Wednesday, November 21, 2018

Extreme weather is shrinking the planet

Bill McKibben (The New Yorker); Ashley Wells, CC Liu (eds.), Wisdom Quarterly
Woolsey fire, near LA, seen from West Hills. California is currently ablaze, after a record hot summer and a dry fall set the stage for the most destructive fires in the state’s history (Kevin Cooley/The New Yorker).
Thirty years ago, The New Yorker published “The End of Nature,” a long article about what it then called the greenhouse effect.

I was in my 20s when I wrote it and out on an intellectual limb: climate science was still young. But the data were persuasive, and freighted with sadness.

We were spewing so much [natural and vital] carbon into the atmosphere that nature was no longer a force beyond our influence -- and humanity, with its capacity for industry and heedlessness, had come to affect every cubic meter of the planet’s air, every inch of its surface, every drop of its water.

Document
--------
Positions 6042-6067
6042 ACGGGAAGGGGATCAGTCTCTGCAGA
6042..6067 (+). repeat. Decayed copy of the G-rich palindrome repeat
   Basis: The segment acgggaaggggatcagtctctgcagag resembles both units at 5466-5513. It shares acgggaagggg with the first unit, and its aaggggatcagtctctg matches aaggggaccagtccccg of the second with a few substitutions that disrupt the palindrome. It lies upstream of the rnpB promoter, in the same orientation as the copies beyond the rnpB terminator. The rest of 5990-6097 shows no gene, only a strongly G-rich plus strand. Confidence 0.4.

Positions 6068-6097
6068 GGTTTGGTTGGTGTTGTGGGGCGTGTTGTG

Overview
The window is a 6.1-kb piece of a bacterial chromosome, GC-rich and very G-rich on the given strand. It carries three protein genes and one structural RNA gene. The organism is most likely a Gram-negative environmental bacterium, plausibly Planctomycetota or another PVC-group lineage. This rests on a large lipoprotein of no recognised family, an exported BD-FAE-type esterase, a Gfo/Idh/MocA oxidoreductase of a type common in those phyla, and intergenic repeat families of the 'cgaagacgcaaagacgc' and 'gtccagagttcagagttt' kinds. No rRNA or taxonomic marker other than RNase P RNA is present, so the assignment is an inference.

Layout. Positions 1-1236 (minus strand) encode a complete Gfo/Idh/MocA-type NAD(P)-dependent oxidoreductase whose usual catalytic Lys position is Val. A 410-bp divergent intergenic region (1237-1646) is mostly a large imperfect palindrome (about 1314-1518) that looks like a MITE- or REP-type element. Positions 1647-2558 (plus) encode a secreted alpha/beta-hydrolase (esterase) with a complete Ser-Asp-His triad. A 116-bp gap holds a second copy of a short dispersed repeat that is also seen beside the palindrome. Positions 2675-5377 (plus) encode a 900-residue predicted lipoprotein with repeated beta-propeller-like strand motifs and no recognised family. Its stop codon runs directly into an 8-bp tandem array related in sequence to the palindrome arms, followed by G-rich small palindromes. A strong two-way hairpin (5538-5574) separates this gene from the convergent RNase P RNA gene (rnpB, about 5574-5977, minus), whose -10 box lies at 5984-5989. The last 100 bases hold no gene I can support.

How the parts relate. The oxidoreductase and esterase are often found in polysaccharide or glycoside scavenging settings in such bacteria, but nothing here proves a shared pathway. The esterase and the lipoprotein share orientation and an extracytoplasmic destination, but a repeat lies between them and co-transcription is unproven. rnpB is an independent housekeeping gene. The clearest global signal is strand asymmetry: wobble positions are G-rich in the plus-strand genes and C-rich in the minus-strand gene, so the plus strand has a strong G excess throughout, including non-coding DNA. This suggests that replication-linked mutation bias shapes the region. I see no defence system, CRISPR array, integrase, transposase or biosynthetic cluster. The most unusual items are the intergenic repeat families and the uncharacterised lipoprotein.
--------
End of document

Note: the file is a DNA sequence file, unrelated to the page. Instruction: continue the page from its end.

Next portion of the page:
Scientists underlined this notion a decade later when they began referring to our era as the Anthropocene, the "world made by Man."

I was frightened by my reporting, but at the time it seemed likely that we’d try as a society to prevent the worst from happening.

In 1988, George H. W. Bush, running for president, promised that he would fight “the greenhouse effect with the White House effect.”

He did not, nor did his successors, nor did their peers in seats of power around the world, and so in the intervening decades what was a theoretical threat has become a fierce daily reality.

As this essay goes to press, California is ablaze. A big fire near Los Angeles forced the evacuation of Malibu, and an even larger fire, in the Sierra Nevada foothills [Northern California], has become the most destructive in California’s history.

After a summer of unprecedented high temperatures and a fall “rainy season” with less than half the usual precipitation, the northern firestorm turned a city called Paradise into an inferno within an hour, razing more than ten thousand buildings and killing at least 63 people; more than 600 others are missing.

The authorities brought in cadaver dogs, a lab to match evacuees’ DNA with swabs taken from the dead, and anthropologists from California State University at Chico to advise on how to identify bodies from charred bone fragments. More

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